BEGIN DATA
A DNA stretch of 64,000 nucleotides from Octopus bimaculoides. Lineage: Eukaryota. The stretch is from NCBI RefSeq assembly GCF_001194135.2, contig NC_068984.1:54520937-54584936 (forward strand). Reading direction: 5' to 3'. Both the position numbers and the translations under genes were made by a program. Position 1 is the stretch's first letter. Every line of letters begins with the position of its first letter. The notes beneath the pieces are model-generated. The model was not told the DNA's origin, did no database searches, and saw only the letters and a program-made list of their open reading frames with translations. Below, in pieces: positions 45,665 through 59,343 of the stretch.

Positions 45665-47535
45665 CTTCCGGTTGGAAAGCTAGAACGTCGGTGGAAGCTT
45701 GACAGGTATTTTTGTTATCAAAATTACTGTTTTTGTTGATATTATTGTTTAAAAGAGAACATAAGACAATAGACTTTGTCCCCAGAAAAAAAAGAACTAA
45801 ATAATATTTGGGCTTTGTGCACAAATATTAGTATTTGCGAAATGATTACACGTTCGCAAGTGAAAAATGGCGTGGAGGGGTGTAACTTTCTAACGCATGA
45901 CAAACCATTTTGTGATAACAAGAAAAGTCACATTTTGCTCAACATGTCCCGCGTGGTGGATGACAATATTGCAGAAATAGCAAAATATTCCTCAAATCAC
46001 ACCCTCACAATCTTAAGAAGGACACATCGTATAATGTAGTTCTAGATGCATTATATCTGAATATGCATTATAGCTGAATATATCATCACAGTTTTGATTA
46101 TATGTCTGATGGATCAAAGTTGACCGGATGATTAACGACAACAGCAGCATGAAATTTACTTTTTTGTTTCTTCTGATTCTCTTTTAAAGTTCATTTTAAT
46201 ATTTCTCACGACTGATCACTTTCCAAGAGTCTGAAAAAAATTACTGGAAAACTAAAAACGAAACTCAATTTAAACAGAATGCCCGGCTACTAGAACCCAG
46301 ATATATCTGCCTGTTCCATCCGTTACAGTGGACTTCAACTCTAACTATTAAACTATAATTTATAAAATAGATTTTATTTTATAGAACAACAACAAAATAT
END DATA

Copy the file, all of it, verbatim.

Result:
A DNA stretch of 64,000 nucleotides from Octopus bimaculoides. Lineage: Eukaryota. The stretch is from NCBI RefSeq assembly GCF_001194135.2, contig NC_068984.1:54520937-54584936 (forward strand). Reading direction: 5' to 3'. Both the position numbers and the translations under genes were made by a program. Position 1 is the stretch's first letter. Every line of letters begins with the position of its first letter. The notes beneath the pieces are model-generated. The model was not told the DNA's origin, did no database searches, and saw only the letters and a program-made list of their open reading frames with translations. Below, in pieces: positions 45,665 through 59,343 of the stretch.

Positions 45665-47535
45665 CTTCCGGTTGGAAAGCTAGAACGTCGGTGGAAGCTT
45701 GACAGGTATTTTTGTTATCAAAATTACTGTTTTTGTTGATATTATTGTTTAAAAGAGAACATAAGACAATAGACTTTGTCCCCAGAAAAAAAAGAACTAA
45801 ATAATATTTGGGCTTTGTGCACAAATATTAGTATTTGCGAAATGATTACACGTTCGCAAGTGAAAAATGGCGTGGAGGGGTGTAACTTTCTAACGCATGA
45901 CAAACCATTTTGTGATAACAAGAAAAGTCACATTTTGCTCAACATGTCCCGCGTGGTGGATGACAATATTGCAGAAATAGCAAAATATTCCTCAAATCAC
46001 ACCCTCACAATCTTAAGAAGGACACATCGTATAATGTAGTTCTAGATGCATTATATCTGAATATGCATTATAGCTGAATATATCATCACAGTTTTGATTA
46101 TATGTCTGATGGATCAAAGTTGACCGGATGATTAACGACAACAGCAGCATGAAATTTACTTTTTTGTTTCTTCTGATTCTCTTTTAAAGTTCATTTTAAT
46201 ATTTCTCACGACTGATCACTTTCCAAGAGTCTGAAAAAAATTACTGGAAAACTAAAAACGAAACTCAATTTAAACAGAATGCCCGGCTACTAGAACCCAG
46301 ATATATCTGCCTGTTCCATCCGTTACAGTGGACTTCAACTCTAACTATTAAACTATAATTTATAAAATAGATTTTATTTTATAGAACAACAACAAAATAT